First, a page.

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- Highest certificate, diploma or degree
- Postsecondary educational attainment
- Barriers to further education or training
- Literacy and numeracy
Almost half of Aboriginal people reported they had a postsecondary qualification
In 2011, almost half (48%) of Aboriginal people aged 25 to 64 reported they had a postsecondary qualification. By comparison, about two thirds (65%) of non-Aboriginal people in the same age group had a postsecondary qualification, a difference of 17 percentage points.
Further, 45% of First Nations people aged 25 to 64 years had postsecondary qualifications, compared to 55% of Métis and 36% of Inuit in the same age group.
There was also a difference in the proportion of Aboriginal and non-Aboriginal people with 'no certificate, diploma or degree'. Among Aboriginal people aged 25 to 64, 29% had 'no certificate, diploma or degree' while the proportion of non-Aboriginal people in the same age group with the same level of education was 12%.
The proportion of Aboriginal people aged 25 to 64 with a high school diploma or equivalent as their highest level of educational attainment was 23%, the same proportion as observed for the non-Aboriginal population.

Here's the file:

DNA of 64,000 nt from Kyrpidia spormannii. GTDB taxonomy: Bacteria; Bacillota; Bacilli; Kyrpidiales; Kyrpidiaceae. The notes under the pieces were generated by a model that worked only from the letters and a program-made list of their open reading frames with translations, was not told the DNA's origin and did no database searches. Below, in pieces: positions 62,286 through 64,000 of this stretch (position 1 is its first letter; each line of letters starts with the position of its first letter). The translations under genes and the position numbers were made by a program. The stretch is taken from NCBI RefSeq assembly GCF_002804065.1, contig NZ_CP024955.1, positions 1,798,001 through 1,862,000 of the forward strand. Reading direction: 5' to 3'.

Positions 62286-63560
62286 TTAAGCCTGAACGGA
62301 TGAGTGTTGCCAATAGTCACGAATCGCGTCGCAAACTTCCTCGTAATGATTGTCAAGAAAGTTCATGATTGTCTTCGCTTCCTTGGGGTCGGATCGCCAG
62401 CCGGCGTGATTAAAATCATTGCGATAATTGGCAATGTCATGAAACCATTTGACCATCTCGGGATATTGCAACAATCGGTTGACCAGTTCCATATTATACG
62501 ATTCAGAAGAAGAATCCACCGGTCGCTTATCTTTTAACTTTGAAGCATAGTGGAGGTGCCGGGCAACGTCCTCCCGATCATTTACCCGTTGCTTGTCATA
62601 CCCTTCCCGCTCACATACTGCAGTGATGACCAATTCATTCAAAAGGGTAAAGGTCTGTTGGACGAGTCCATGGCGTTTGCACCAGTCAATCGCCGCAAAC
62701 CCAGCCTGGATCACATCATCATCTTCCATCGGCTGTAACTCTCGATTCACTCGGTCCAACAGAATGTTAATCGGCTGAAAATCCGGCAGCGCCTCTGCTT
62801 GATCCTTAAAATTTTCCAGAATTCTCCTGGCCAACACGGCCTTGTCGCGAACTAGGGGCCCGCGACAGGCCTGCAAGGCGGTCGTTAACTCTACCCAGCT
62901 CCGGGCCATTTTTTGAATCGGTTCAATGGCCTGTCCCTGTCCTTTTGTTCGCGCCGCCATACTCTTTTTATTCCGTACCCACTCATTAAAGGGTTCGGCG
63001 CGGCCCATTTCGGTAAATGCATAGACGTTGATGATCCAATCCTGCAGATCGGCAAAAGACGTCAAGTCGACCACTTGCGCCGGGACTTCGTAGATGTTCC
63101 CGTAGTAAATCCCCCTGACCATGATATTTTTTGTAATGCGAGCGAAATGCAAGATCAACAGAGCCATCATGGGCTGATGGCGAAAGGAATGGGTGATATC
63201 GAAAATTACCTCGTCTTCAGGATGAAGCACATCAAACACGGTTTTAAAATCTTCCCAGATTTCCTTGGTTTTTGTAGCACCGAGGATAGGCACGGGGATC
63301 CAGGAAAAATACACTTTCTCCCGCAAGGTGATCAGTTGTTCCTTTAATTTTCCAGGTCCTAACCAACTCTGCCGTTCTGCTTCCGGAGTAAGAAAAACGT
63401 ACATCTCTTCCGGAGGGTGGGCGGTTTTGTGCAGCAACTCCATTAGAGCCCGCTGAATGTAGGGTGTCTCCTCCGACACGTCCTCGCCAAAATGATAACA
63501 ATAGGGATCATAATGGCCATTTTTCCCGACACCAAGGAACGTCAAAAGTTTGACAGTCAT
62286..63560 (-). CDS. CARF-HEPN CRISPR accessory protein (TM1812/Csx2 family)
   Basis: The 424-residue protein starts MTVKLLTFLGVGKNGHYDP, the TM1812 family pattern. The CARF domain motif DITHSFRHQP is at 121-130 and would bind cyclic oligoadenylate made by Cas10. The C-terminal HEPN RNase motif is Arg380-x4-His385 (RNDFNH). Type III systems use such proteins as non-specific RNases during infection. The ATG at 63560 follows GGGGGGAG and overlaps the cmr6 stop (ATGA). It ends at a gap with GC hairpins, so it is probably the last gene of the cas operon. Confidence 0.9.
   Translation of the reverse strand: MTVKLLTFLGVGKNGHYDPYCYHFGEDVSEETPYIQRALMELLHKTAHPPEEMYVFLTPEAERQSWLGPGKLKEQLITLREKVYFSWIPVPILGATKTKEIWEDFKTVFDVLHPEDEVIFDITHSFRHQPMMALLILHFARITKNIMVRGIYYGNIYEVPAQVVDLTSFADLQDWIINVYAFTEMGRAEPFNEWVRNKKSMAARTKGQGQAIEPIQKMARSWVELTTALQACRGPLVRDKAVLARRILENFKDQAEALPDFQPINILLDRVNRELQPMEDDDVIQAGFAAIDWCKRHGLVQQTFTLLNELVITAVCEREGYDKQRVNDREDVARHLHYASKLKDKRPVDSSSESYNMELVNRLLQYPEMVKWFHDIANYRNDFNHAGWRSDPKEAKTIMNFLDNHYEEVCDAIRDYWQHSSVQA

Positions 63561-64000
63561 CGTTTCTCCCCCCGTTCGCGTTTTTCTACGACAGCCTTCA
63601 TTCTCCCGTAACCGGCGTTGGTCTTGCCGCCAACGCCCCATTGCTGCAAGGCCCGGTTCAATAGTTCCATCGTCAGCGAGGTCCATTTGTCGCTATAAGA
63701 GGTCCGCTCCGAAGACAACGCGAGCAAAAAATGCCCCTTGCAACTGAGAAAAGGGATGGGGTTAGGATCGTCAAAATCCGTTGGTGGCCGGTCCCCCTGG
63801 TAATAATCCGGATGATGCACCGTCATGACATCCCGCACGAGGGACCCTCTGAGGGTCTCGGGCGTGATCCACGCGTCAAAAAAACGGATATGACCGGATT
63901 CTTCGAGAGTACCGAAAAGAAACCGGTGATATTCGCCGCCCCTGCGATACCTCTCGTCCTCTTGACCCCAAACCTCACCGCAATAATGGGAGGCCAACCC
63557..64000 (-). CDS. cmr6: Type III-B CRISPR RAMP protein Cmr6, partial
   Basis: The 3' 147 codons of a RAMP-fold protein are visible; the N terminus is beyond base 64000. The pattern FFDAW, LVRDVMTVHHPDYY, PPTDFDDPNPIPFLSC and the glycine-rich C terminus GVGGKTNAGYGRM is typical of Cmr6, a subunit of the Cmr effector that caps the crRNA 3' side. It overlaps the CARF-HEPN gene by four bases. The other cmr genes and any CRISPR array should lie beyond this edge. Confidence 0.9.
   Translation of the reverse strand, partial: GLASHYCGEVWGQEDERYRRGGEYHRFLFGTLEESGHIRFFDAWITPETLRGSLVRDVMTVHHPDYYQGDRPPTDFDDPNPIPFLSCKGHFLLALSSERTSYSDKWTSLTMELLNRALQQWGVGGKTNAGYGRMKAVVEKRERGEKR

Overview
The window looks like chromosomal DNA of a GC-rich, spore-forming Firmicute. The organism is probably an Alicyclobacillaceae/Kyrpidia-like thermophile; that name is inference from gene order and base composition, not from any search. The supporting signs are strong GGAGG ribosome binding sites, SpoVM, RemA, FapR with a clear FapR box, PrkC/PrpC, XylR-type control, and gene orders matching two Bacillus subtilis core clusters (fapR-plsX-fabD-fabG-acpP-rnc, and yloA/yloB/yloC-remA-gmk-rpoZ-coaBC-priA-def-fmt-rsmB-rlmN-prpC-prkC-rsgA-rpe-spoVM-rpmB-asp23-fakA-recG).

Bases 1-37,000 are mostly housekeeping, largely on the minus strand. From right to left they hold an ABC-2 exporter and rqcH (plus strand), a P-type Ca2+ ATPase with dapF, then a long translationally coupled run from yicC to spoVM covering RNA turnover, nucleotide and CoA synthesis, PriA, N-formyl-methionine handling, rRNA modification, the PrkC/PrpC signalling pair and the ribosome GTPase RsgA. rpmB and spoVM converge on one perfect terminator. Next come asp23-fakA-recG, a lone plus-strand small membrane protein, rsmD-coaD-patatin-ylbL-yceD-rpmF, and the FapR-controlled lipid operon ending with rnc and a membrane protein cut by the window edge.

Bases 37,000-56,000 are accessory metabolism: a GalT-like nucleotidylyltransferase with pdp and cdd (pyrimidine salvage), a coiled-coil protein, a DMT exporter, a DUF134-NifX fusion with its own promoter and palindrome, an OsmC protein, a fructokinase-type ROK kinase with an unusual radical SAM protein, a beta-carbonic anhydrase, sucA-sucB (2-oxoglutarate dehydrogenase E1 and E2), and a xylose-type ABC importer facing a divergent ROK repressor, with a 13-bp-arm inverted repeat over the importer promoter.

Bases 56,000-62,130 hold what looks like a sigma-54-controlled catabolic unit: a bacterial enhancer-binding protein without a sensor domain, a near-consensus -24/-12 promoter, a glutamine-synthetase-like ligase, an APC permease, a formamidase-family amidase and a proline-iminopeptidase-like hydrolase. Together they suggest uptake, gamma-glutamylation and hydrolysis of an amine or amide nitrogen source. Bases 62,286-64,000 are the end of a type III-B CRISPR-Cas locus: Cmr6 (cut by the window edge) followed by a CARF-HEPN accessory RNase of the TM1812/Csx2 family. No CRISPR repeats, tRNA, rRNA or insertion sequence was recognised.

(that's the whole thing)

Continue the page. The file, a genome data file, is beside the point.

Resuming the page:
For additional information on education attainment, see 2011 National Household Survey: Data tables.
Aboriginal people more likely to have trades and college certificates than university degrees
Of those with First Nations identity aged 25 to 64 years, 45% had postsecondary qualifications: 13% had a trades certificate; 19% had a college diploma; and 9% had a university degree.
Over half (55%) of Métis in the same age group had postsecondary qualifications: 16% had a trades certificate; 23% had a college diploma; 4% a university certificate or diploma below the bachelor level; and 12% had a university degree. These are the highest proportions among the three Aboriginal groups (First Nations people, Métis and Inuit).
More than one-third (36%) of Inuit aged 25 to 64 had postsecondary qualifications: 13% had a trades certificate; 16% had a college diploma; 2% had a university certificate or diploma below the bachelor level; and 5% had a university degree.
For additional information on education attainment, see The educational attainment of Aboriginal peoples in Canada.
|Off-reserve First Nations people||Métis||Inuit|
|completersNote †||leavers||completersNote †||leavers||completersNote †||leavers|
|Time constraints||24||38Note *||21||48Note *||26||39Note *|
|Courses do not match needs||19||26Note *||18||30Note *||27||27|
|Lack of confidence/preparedness||20||42Note *||19||46Note *||22||32Note *|
|Not a personal priority||25||45Note *||24||41Note *||27||43Note *|
|Cost||34||42Note *||37||52Note *||18||19|
|Personal/family responsibilities||31||50Note *||24||46Note *||37||52Note *|
|Personal health||10||21Note *||6||13Note *||7||12|
Percentages do not add up to 100% because respondents could choose more than one answer.
Source: Statistics Canada, Aboriginal Peoples Survey, 2012.
More barriers to education or training among high school leavers than completers